A positive attitude, purpose and meaning, being respected and connecting with family, friends and society are among the key attributes of ageing well, a report shows.
Ageing Well in a Changing World by Commissioner for Senior Victorians Gerard Mansour aims to inform government policy including the Victorian Government’s ageing well framework for maximising the wellbeing and quality of life of older Victorians.
The report, which was launched this month, is based on in-depth conversations with 231 participants and an online survey of 4,726 Victorians aged 60 about what senior Victorians think about what it means to age well.
It identified the following eight attributes to age well:
- a positive attitude
- a life with purpose and meaning
- respected and respectful
- connected to family, friends and society
- in touch with a changing world
- personal and financial safety and security
- able to manage physical and mental health
- able to get around.
Mr Mansour said these eight attributes provide a clear message that older people want to be as independent as possible.
“They want to manage their health conditions as independently as they can. They want to have as much decision making control as possible of key life decisions,” Mr Mansour told Australian Ageing Agenda.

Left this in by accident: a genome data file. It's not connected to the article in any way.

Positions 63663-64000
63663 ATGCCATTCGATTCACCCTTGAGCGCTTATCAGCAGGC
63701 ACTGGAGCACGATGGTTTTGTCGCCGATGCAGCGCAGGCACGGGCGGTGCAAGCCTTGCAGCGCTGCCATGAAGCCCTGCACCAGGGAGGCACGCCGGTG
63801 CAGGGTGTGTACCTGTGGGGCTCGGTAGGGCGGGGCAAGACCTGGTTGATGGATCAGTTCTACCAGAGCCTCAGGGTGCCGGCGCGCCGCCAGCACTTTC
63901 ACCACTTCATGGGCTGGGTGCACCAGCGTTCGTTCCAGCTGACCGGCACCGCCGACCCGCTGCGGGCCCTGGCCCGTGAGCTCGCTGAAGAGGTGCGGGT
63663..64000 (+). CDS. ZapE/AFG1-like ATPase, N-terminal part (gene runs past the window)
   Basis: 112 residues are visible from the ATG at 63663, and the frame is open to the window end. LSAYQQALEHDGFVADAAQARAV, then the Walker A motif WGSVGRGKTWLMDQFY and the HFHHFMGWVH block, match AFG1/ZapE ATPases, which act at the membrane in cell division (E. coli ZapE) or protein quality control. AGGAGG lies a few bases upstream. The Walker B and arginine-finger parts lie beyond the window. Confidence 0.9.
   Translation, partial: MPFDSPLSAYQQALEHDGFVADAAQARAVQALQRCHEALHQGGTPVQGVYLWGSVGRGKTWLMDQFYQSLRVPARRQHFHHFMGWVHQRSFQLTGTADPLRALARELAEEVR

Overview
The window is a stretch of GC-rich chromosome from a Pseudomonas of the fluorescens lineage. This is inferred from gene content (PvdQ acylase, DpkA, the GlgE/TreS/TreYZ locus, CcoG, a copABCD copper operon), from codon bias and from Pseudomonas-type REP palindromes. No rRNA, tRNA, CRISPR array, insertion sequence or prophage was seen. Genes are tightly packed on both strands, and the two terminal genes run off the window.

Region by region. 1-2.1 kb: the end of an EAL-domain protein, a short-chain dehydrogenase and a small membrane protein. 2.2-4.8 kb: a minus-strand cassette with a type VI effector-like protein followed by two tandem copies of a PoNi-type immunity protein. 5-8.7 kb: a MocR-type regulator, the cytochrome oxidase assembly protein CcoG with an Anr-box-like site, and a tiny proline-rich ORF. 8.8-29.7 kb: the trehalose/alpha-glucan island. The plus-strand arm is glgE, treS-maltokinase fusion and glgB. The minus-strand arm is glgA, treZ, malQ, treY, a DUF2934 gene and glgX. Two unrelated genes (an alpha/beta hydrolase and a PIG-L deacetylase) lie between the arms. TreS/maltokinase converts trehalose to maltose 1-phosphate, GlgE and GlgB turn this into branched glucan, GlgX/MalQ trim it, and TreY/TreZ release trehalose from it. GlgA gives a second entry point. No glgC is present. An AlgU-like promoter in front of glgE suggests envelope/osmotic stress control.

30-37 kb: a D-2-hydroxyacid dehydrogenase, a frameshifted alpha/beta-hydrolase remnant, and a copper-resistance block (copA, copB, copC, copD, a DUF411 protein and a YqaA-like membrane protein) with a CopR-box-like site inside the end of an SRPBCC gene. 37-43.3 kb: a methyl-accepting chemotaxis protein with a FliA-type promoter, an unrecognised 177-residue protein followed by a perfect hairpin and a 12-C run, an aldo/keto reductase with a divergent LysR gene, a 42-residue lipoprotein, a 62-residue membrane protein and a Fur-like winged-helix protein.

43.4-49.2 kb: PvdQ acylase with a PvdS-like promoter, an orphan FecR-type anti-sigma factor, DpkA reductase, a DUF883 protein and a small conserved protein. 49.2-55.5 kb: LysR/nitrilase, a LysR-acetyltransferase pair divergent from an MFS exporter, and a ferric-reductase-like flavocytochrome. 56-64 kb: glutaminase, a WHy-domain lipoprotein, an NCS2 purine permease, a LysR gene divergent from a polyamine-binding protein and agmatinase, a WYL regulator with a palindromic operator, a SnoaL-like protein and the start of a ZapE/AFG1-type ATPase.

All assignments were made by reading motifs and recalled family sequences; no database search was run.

“But they also need support and one of the challenges older people have is that many older people find it difficult to acknowledge they need support because some of them carry a real stigma.”
Mr Mansour said these key attributes also apply to seniors living in residential aged care.
“They’re absolutely directly transferable because we were able to see with the eight attributes and feedback we got that they were universal,” he said.
“The key attributes of ageing well don’t change. Even people in residential aged care want an opportunity to exercise as much as possible and they want the opportunity to have social connection. Now none of those things disappear just because somebody walks into the door of an aged care home.”
The report found 70 per cent of participants experienced some level of satisfaction with their quality of life as they aged, but a significant minority experience limitations to their wellbeing.
Factors reducing quality of life for participants include cost of living and activities (43 per cent), insufficient opportunities that meet interests (36 per cent) and a lack of information on what is available in the community (35 per cent).
More than a quarter of participants said ageism and disrespect diminished their quality of life (28 per cent).
Mr Mansour said the report validates that older people want to stay in and connected to their community.
Residential aged care providers could address this by strengthening their community connections and encourage local seniors to visit, he said.
“When we get to a COVID-safe world, there is enormous opportunity to host and bring older people into the residential aged care facility much earlier on and so we get that integrated connection between aged care and the local community,” Mr Mansour said.
“Now some providers we know do that exceptionally well, but there is much more opportunity for us to better connect people living in residential aged care with the communities in which they live,” he said.
This story first appeared on Australian Ageing Agenda.
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